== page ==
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In the Case of the Stolen Grin 

Carroll did not invent the cat. 

A pyjama-skinned puss, technicolour in the trees,

Attempted to take the title for himself and the mouse,

But they were idle: 

You cannot tint a stolen identity in purple and simply grin. 

I, for one, am suspicious of grins.  

What are the facts of the case? 

Long before the sneaky duo slunk across the drawing board

In bold and dreamy protest of Sir Illustrator,     

There was a large Cat comprised of:

Good nature, and

Very long claws, and

A great many teeth, who was

Sitting on the hearth in a kitchen. 

Then, without a trace of lineage—

No tree, no certification, not even a single hair—

That wiggly valley of expression and

The way its corners extend to part the cave opening

Of pointed greetings, cheers, and riddles,

Was decreed to be:


A Duchess knows nothing of genetics.

As slight as words can be,

The grinning Cat became the pawn in the writers’ eternal game of reference.

Attempted coinage in broad daylight of pages,

It is as mad as a Dodo.

Though you racked up glory in tiny numbers, sixes and nines, 

The truth, Mr. Alice, reveals itself in a whisker before too long:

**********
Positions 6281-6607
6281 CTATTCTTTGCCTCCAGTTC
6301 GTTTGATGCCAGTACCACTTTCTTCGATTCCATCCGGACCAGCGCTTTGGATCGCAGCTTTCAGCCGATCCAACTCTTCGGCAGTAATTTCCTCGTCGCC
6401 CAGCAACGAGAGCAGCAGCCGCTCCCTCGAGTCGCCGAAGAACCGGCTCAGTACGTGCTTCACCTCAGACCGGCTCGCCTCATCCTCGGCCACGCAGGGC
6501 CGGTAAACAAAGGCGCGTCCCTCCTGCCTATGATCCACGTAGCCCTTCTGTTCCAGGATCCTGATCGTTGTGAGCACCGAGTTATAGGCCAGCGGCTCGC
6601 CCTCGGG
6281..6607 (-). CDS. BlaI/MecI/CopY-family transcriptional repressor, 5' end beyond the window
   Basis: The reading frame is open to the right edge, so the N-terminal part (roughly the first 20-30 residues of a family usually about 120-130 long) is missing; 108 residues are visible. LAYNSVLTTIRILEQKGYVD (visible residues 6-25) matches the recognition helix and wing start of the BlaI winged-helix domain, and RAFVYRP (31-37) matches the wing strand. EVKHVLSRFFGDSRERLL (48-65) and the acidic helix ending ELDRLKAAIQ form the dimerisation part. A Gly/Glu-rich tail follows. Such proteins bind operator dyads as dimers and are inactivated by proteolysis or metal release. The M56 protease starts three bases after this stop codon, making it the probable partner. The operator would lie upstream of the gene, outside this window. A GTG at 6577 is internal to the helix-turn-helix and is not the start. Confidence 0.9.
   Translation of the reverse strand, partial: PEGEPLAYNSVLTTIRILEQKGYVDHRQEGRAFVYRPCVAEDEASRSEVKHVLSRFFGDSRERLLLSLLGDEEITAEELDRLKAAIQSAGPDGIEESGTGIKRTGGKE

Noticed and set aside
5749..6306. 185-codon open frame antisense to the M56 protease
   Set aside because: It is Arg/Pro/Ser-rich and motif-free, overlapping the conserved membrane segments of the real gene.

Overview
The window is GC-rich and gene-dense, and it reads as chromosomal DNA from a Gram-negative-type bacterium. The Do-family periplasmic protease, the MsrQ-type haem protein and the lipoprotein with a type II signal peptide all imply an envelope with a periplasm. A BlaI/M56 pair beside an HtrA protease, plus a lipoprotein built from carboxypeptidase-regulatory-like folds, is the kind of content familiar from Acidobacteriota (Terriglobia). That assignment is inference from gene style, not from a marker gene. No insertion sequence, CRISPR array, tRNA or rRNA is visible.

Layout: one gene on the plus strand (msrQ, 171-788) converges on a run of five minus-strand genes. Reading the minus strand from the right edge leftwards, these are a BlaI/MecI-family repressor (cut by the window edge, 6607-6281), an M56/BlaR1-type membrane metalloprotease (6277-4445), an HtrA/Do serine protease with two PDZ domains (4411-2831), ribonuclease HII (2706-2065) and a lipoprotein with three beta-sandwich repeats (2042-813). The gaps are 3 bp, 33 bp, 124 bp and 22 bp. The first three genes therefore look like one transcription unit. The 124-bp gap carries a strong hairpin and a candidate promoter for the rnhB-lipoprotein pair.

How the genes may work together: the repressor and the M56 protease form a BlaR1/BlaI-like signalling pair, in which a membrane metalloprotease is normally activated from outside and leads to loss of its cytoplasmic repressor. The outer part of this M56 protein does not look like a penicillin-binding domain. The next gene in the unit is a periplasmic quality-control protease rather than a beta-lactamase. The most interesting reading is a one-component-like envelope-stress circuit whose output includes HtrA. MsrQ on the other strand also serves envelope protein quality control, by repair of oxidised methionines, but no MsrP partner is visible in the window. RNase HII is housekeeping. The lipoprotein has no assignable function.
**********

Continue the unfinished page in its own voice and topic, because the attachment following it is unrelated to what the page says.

Bring forth the Cheshire painter!

She who turned inn walls into landscapes

Of grinning Lions, licking their lips of resin.  

Where is the Cheshire cheesemonger?

He who crafted dense and salty mounds into

calico forms with tasty smiles to win over the village crowds.

And we must not forget the kittens,

Tucked in the alleys, corners, and windowsills of Cheshire,

Lapping up milks and creams 

So fresh, so rich, and so luscious

That their pink mouths stretch out into the original grins.

These stories were the true origins of that simile

That propelled you into the Literary Hall of Clichés. 

But tonight,

Cheshirization betrays you, writer.

Just as two letters soften into silence,

And the Cheshire Cat melts away in some direction or another 

(“it doesn’t really matter, does it?”),

So will this figurative fabrication of invention. 

To All:

The next time you see a smile, 

Worthy of being branded like a certain Cat, 

I urge you to picture lion’s teeth, tails of cheese, and slurping kittens.

It is not Lewis Carroll who deserves your allusions,

The good people of the famed county 

Sit with loopy, grinning Cats on their mats. 


This poem is about the truth behind the phrase “grinning like a Cheshire cat”. Though you may immediately think it was coined by Lewis Carroll in Alice in Wonderland, that is not the whole truth! Read on to learn about the origins.  

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